2012 James McCormick Mitchell Lecture “When Caring Is Work: Home, Health, and the Invisible Workforce” • Oct. 19, 2 p.m. • Room 106, O’Brian Hall • Open to the public • Admission is free

UNY Buffalo Law School’s 2012 James McCormick Mitchell Lecture will explore the legal and social challenges of providing personal and medical care for elderly and disabled persons – a topic of relevance for health care, Social Security, welfare and employment law reform. The Oct. 19 event, titled “When Caring Is Work: Home, Health, and the Invisible Workforce,” features three distinguished scholars who will address social, historical and legal aspects of family caretaking and the home health care industry.“Though the ideal of individual autonomy remains central to our legal and political system, in reality most adults will at some point depend on extensive personal caretaking help for their daily survival, and many others will orient their daily lives to the demands of responding to this dependency,” say Professors Dianne Avery and Professor Martha T. McCluskey, co-chairs of the event. “This intimate fact of life raises fundamental questions about law and its relationship to the broader social institutions of family, market and the state.” The 2012 Mitchell Lecturers are: Hendrik Hartog, Class of 1921 Bicentennial Professor in the History of American Law and Liberty and director of American studies at Princeton University. Hartog, a sociolegal historian, is the author of Someday All This Will Be Yours: A History of Inheritance and Old Age (Harvard University Press, 2012). The book examines lawsuits from the mid-19th to mid-20th century brought by family members who had assumed a caretaking role for their elderly parents in the expectation of a later inheritance. Jennifer Klein, a professor in the History Department at Yale University who has written extensively about the intersection between labor politics and the welfare state. With co-author Eileen Boris, she has just published Caring for

lli Pedronce to/Rich AP Pho

Dozens of home health care workers recently protested against proposed state budget cuts to social services in California.

Albuquerque Journal

America: Home Health Workers in the Shadow of the Welfare State (Oxford University Press, 2012), a labor history of home health care workers from the 1930s to the present. Peggie R. Smith, Charles F. Nagel Professor of Employment and Labor Law, at Washington University Law School, St. Louis. Professor Smith is a leading scholar in the regulation of care work that occurs both inside and outside the home, including child care, home care and elder care. “With these presenters,” McCluskey says,“we have a story through time about the different ways home care gets arranged for people who are elderly or disabled. Hendrik Hartog’s historical study of inheritance and property distribution raises many hard questions that we still struggle with, such as what exactly is the responsibility of family members toward those who need extensive personal care, and what is the responsibility of society? Is caretaking work for relatives deserving of compensation? If so, who should pay? “Jennifer Klein looks at paid caretakers with similar questions, starting around the New Deal era and ending with contemporary times. This is a time period when home care becomes more professionalized, a private paid service outside the family,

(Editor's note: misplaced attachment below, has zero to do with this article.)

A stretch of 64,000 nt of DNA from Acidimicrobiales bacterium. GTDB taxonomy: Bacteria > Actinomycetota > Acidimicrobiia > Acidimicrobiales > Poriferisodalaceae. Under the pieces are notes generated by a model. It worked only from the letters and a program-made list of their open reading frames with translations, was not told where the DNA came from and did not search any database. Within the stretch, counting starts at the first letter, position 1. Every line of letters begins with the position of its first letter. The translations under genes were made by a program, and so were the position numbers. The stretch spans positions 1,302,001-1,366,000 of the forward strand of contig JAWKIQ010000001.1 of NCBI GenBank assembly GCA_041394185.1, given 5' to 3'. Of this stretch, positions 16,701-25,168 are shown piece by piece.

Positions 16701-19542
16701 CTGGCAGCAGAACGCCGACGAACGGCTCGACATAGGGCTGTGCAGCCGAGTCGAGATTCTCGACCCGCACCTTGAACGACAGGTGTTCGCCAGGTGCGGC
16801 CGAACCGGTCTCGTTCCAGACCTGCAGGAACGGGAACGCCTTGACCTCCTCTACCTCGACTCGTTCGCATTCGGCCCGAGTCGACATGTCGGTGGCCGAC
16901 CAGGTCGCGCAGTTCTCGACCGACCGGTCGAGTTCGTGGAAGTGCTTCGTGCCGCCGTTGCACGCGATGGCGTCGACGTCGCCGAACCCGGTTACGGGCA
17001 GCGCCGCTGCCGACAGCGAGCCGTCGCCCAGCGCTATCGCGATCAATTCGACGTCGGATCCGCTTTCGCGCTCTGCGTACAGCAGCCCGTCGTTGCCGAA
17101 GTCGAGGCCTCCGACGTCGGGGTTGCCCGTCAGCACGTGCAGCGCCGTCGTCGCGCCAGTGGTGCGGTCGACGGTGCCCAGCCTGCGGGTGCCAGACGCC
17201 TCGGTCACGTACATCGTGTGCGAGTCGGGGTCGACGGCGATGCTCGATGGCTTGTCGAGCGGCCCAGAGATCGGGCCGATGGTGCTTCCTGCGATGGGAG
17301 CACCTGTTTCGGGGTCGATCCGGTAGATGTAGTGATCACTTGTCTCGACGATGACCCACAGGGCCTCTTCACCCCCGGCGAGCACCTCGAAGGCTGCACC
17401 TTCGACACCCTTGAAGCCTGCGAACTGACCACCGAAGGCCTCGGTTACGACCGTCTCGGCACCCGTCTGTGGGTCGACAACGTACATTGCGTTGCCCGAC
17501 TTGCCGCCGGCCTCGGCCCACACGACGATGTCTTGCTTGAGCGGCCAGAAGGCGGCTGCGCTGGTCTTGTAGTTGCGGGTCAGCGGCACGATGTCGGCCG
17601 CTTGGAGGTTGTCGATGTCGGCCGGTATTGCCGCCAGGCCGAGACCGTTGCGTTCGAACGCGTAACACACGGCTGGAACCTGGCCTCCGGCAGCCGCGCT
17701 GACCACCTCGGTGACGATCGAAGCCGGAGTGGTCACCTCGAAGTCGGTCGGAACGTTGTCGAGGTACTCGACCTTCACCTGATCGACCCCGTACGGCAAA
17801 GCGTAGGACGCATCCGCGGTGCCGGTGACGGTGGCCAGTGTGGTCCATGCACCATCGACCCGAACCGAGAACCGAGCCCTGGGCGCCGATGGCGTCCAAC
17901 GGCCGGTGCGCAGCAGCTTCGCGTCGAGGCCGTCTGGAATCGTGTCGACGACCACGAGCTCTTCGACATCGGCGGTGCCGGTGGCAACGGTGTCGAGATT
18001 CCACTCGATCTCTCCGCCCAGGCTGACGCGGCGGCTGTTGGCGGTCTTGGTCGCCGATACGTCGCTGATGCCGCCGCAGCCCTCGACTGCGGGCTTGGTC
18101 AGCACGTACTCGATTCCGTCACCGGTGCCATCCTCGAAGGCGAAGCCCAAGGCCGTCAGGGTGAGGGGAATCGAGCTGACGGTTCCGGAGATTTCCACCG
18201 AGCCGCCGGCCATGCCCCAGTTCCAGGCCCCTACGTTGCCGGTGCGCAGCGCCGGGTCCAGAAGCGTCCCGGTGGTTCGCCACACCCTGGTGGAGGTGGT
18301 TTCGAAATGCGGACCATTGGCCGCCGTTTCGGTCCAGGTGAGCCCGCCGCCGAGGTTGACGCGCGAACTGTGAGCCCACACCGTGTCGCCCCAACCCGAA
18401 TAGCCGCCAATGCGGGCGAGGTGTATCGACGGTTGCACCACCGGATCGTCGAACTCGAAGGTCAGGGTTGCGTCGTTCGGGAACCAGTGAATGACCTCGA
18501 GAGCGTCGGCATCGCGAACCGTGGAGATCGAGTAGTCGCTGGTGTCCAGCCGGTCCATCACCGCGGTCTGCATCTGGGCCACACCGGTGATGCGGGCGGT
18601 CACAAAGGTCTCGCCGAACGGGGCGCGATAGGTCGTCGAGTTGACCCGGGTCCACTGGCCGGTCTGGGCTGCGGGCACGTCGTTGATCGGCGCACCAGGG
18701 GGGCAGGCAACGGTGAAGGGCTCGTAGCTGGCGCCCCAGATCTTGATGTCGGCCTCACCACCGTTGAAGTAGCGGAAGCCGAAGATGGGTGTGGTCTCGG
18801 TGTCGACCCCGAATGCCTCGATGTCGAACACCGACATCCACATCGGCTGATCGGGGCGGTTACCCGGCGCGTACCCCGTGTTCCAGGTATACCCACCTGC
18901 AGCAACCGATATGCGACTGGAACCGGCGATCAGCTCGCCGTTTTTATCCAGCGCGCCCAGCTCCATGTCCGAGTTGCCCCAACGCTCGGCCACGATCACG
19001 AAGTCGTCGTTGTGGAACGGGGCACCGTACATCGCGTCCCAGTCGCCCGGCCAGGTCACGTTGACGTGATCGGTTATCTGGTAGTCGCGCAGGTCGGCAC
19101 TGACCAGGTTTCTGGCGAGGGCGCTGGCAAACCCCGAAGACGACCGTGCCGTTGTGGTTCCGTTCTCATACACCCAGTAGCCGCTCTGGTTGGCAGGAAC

A home health care system nurse practitioner taking the blood pressure of a senior patient at her home.

more of a government and medicalized service. It also becomes associated with women of color, immigrant women and others who are outsiders in some way, and begins to be treated as a kind of welfare system.” Avery adds that Peggie Smith’s work explores the labor issues underlying “the move from institutionalized care to home care. People generally want to stay in their homes, but many can’t afford to hire caretakers to come in. The question becomes not only what legal arrangements for caregiving are more efficient and least expensive, but what’s better for the person needing the care? And how should the law protect workers in the home care industry from abusive employment practices? ” This year’s event continues a distinguished tradition of Mitchell Lectures, established in 1950 with a gift from Lavinia A. Mitchell in memory of her husband, James McCormick Mitchell, who graduated from the Buffalo Law School in 1897. Previous Mitchell Lecturers have included Justice Robert H. Jackson, Richard Posner, Derrick Bell, Catharine MacKinnon, Clyde Summers and Stuart Macaulay. The Mitchell Lecture will be presented this year during the Law School’s 125th anniversary celebration.


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Moving toward wholeness Clinic and NYS Family Court pay tribute to ripple effect of their work against domestic violence